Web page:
Steve had never been to the Black Hills of South Dakota. That’s unusual because most of the people I know here in Northeast Nebraska have been there at least once. Most of my other friends have vacationed in the Black Hills more than once because it’s relatively nearby in Western South Dakota.
Black Hills National Monument can boast Mount Rushmore and beautiful mountainous scenery. To the immediate south is Custer State Park also Wind Cave. The famous Badlands of South Dakota is east of there and Devil’s Tower is just west of the Black Hills in Wyoming. South Dakota’s second most populous city is located on the eastern slopes of the Black Hills. Rapid City has about 68,000 inhabitants.
I offered and Steve accepted my plan to drive us to the Black Hills as his birthday present. I asked him to reserve a couple of weeks around early May so we could coordinate our car trip with his birthday. It turned out that he could have the last three days of April and the first week-and-a-half of May away from work. This coincided perfectly with the time I could get away, too.
We decided to take US Highway 20 because it runs roughly parallel with the Nebraska-South Dakota border. This enabled us to visit Cherry County and Valentine– my favorite getaway spots in our state. We would also be able to stop in Chadron, at the northwestern corner of Nebraska, the location of Chadron State Park.
From Chadron, we could skirt the Wyoming border as we passed into southwestern South Dakota. Once in that state we drove to the city of Hot Springs so we could swim at “Evans Plunge” pool and mineral spa. The main attraction being the 87-degrees Fahrenheit mineral water of the large swimming pool and spas.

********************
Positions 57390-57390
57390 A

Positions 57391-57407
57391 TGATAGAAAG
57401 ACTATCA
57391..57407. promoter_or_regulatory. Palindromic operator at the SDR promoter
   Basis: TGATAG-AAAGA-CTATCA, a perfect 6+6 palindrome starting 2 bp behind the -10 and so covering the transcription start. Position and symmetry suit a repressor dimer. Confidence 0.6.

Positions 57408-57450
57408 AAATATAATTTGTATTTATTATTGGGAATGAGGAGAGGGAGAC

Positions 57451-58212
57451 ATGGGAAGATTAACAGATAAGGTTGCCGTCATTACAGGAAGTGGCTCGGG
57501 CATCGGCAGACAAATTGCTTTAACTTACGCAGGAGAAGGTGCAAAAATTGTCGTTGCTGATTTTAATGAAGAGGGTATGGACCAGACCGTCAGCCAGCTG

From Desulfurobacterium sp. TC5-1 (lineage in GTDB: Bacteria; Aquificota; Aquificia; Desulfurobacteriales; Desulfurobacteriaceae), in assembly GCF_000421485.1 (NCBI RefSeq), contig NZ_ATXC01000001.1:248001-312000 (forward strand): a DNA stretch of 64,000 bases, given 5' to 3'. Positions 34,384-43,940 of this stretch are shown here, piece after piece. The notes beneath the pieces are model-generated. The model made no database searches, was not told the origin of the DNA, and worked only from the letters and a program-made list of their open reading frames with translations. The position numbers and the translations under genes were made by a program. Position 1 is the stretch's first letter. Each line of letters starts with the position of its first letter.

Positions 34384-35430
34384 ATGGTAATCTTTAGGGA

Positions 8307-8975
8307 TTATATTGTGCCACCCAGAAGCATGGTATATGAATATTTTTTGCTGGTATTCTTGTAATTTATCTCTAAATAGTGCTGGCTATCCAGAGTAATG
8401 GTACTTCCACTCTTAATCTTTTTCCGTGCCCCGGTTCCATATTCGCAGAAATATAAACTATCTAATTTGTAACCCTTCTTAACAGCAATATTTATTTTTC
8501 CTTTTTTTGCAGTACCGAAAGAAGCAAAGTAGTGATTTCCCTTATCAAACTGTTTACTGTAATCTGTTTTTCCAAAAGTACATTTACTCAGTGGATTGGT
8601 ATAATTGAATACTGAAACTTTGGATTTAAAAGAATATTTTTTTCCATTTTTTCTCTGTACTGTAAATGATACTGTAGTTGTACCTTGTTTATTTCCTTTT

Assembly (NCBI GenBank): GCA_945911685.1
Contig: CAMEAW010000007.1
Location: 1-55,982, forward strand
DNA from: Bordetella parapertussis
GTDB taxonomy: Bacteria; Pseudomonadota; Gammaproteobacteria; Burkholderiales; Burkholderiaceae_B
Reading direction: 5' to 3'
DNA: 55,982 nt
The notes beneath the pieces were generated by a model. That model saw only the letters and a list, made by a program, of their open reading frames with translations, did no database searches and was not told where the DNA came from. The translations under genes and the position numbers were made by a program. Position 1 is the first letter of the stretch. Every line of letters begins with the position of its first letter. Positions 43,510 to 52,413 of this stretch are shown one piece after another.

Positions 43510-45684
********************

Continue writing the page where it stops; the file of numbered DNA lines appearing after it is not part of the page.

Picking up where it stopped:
Later, we arrived at Black Hills National Monument. We decided to stop first at Keystone, where I had reserved a cabin for us to stay for a few days. The lodgings were surprisingly plush. Our cabin was only a couple of years old. There was no shortage of creature comforts, including a luxury bath that included a whirlpool tub. The living/sleeping room was furnished with rough-hewn pine log furniture including a hefty canopy bed constructed of the same type of logs.
We stayed in the Black Hills and the surrounding area for eight days. We felt like we had the place all to ourselves because the regular tourist season doesn’t begin until around Memorial Day. Wherever we went, we met mostly local South Dakotans who lived in or near the attractions. The only busy town was Deadwood. That was largely due to the plethora of gambling houses and casinos there.
We spent Steve’s birthday by hiking a few nature trails and a stop at Mount Rushmore so he could see the Presidents’ faces in person.
The remainder of our stay was spent relaxing and visiting a few tourist traps, just for fun. We both had such an enjoyable visit to the Black Hills that we hated to pull up stakes and leave.
We decided to return by backtracking through Hot Springs so we could have another dip in the Evan’s Plunge pool. We then zigzagged south to enter Nebraska through the infamous village of White Clay, just across the South Dakota border on the Pine Ridge Indian Reservation. We returned to Highway 20, in order to pass through Valentine again on our way home.
An important takeaway lesson we learned was that vacationing during the off-season is one of the best times to enjoy road trips. Of course, it’s important to plan ahead in order to determine if your destination is tourist friendly in the off-season. I recommend booking accommodations whether in motels or campgrounds to avoid disappointment. After all, the off-season is becoming a more popular travel time.